Dawkins was in Ireland, along with physicist Lawrence Krauss as part of a tour promoting Arizona State University’s Origins Project. “And parents of course have concerns and a say, but they don’t have the right to shield their children from knowledge,” Krauss said. “That’s not a right any more than they have the right to shield their children from health care or medicine. And those parents that do that are often tried and imprisoned when they refuse to allow their children to get blood transfusions or whatever is necessary for their health. And this is necessary for their mental health.” [1]

Meet the religion of today.

It is not called religion and yet it is.

It is called “Love for science”, a.k.a. “scientism”.

Practiced by people BELIEVING that science will answer all metaphysical questions, even when these are not even part of the realm of science.

Meet the new fascism.

It is not called fascism.

It is called “Love for knowledge”.

Practiced by people who believe only their knowledge is the correct one. By people who speak for tolerance and yet they are intolerant to any other opinion than their own.

Meet the old religion.

In the beginning it was not called religion either.

It was called “Love”.

Practiced by people who just believed in… love. By people who had answered all the great metaphysical problems. In their heart. Now. By people who were tolerant, even to their enemies while they slaughtered them.

Now go and watch out of the window.

Is the rain coming?

Why do we die? Why shouldn’t we?


Life is destructive. Our environment and our internal functions all wear and tear at our body over time. Evolutionarily speaking, natural selection rewards those who can survive such hardship. So why don’t we live forever – why age at all?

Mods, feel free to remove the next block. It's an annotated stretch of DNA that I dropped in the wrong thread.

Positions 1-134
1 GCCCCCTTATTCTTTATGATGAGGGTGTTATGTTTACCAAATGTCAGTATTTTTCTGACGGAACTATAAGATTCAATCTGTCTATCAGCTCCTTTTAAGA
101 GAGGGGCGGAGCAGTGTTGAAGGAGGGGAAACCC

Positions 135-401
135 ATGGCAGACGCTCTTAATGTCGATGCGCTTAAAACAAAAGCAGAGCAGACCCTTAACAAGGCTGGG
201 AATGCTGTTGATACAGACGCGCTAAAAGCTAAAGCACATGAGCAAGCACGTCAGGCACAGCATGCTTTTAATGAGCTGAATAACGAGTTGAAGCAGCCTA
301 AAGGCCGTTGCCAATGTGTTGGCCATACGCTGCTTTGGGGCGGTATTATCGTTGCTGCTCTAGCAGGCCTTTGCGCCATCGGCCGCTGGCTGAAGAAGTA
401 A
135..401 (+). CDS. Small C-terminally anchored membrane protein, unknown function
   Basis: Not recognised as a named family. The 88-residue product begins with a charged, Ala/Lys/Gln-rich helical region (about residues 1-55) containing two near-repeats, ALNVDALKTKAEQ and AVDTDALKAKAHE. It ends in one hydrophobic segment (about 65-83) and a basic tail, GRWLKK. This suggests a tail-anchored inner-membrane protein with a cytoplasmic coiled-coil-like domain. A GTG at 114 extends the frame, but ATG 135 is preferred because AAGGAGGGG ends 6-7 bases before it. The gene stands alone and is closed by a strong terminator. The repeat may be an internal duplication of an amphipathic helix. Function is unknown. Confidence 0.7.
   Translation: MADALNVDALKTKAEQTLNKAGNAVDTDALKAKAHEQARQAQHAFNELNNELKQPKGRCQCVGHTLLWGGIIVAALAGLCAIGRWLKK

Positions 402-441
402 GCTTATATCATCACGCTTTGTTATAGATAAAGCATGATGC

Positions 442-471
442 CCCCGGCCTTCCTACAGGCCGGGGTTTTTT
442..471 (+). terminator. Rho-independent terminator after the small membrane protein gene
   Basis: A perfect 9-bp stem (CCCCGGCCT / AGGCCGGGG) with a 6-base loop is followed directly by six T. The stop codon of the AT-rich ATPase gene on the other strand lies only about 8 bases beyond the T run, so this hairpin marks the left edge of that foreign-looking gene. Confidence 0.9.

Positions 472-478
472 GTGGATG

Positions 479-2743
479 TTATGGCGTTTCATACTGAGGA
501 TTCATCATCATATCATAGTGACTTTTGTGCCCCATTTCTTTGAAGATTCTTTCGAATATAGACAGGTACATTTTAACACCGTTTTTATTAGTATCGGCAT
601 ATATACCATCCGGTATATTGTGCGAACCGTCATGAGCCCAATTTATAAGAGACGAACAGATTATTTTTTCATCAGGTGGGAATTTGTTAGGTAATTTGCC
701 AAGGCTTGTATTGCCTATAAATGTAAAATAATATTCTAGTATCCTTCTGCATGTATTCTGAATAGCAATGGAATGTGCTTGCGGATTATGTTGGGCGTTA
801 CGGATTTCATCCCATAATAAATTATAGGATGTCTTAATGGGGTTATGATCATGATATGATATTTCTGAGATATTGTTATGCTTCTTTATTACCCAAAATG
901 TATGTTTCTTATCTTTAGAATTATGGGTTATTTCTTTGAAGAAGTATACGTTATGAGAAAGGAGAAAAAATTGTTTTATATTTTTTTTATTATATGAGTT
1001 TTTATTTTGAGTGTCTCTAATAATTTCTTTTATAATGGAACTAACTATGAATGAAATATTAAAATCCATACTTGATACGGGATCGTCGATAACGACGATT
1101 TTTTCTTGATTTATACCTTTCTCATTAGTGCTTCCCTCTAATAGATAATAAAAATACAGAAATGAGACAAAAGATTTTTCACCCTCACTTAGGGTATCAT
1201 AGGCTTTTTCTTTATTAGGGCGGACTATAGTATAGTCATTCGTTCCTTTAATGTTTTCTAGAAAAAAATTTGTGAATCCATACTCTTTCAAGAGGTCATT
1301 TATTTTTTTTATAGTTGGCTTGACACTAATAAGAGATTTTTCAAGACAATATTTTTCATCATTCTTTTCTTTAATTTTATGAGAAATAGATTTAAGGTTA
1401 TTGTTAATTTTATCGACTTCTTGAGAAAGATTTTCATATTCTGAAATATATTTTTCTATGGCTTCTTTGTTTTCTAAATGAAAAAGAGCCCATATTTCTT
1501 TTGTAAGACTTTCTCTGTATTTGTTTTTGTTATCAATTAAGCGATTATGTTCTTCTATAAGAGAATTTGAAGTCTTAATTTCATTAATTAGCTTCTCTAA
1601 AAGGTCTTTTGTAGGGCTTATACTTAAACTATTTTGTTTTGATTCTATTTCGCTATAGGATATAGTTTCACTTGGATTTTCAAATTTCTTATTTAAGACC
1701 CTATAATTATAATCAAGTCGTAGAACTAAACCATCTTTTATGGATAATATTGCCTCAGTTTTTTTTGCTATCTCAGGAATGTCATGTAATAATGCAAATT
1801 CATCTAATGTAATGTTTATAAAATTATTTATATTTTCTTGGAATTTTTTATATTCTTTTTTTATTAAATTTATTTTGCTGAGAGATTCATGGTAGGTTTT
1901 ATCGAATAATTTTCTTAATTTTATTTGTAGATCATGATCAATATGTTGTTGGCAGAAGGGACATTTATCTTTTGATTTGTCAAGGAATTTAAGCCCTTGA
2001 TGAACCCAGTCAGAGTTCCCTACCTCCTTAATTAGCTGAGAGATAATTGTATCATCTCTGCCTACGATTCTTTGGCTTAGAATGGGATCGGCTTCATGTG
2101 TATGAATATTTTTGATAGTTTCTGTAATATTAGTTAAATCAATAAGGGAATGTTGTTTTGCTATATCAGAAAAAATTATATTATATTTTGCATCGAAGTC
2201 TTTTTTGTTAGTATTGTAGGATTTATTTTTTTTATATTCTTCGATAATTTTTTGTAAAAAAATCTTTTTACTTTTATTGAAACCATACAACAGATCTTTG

There have been numerous attempts to understand how and why we age – as recently as 1990, the biologist Zhores Medvedev tallied more than 300 possible hypotheses. But according to Steven Austad, a biogerontologist at the University of Alabama at Birmingham, one explanation has risen to the top: “Reproduction is the name of the game. Basically, we age because it’s not in nature’s best interest to perfectly repair our bodies. The main thing is to keep us reproductive as long as possible, and then let our bodies deteriorate”. (1)

People anxious about why they die.

As if they know what death is.

People trying to understand what the best interest of nature is.

As if they know what life is.

Prejudice. Definitions. Assumptions. Fear.

Guiding our philosophy. For thousands of years now…

Exact sciences?!? Says who?


The winner usually writes the history, people say.

And this is exactly what happened with the ideological winners of the battle between atheism and religion: science became the “proof” that we can know things “objectively” (see previous posts in Harmonia Philosophica @ Blogger of whether such an “objective” reality can even exist) and that we can measure things in an “exact” way.

All other sciences were tagged as more “theoretical”, as if they have nothing to do with the “reality” (despite the fact that philosophers have been looking for that “reality” for centuries to no avail).

But what can we measure? Happiness? Sorrow? Love?

What can we prove? Can we prove axioms? Can we prove the consistency of any theory (Gödel is so much forgotten and for a reason)

Exact sciences are sciences were we create theories right out of our head in order to formulate scientific models to describe the world. Nothing to do with “truth”. Nothing to do with “reality”. On the other hand all the “theoretical” sciences deal with issues so human that they should be named the only actual exact sciences we have.

White. Black.

Black. White.